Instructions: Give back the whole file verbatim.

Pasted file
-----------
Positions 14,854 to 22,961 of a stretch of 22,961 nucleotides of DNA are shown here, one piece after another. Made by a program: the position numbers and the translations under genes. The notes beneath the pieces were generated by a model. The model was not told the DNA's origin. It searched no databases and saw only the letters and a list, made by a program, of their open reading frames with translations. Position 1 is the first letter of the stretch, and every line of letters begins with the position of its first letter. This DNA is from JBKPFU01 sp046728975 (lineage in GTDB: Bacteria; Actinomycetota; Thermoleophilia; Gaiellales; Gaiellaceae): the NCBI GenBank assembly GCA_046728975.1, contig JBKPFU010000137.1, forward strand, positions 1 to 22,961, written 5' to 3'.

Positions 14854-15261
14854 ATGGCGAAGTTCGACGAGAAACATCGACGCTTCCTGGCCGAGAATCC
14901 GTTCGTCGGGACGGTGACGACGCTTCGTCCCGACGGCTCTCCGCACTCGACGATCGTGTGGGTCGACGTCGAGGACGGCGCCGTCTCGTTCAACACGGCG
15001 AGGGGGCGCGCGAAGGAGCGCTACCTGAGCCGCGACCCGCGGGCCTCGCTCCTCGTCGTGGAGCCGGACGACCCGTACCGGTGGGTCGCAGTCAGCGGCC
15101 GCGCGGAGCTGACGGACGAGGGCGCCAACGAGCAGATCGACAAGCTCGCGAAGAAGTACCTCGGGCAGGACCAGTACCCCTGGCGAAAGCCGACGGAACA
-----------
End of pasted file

Positions 14,854 to 22,961 of a stretch of 22,961 nucleotides of DNA are shown here, one piece after another. Made by a program: the position numbers and the translations under genes. The notes beneath the pieces were generated by a model. The model was not told the DNA's origin. It searched no databases and saw only the letters and a list, made by a program, of their open reading frames with translations. Position 1 is the first letter of the stretch, and every line of letters begins with the position of its first letter. This DNA is from JBKPFU01 sp046728975 (lineage in GTDB: Bacteria; Actinomycetota; Thermoleophilia; Gaiellales; Gaiellaceae): the NCBI GenBank assembly GCA_046728975.1, contig JBKPFU010000137.1, forward strand, positions 1 to 22,961, written 5' to 3'.

Positions 14854-15261
14854 ATGGCGAAGTTCGACGAGAAACATCGACGCTTCCTGGCCGAGAATCC
14901 GTTCGTCGGGACGGTGACGACGCTTCGTCCCGACGGCTCTCCGCACTCGACGATCGTGTGGGTCGACGTCGAGGACGGCGCCGTCTCGTTCAACACGGCG
15001 AGGGGGCGCGCGAAGGAGCGCTACCTGAGCCGCGACCCGCGGGCCTCGCTCCTCGTCGTGGAGCCGGACGACCCGTACCGGTGGGTCGCAGTCAGCGGCC
15101 GCGCGGAGCTGACGGACGAGGGCGCCAACGAGCAGATCGACAAGCTCGCGAAGAAGTACCTCGGGCAGGACCAGTACCCCTGGCGAAAGCCGACGGAACA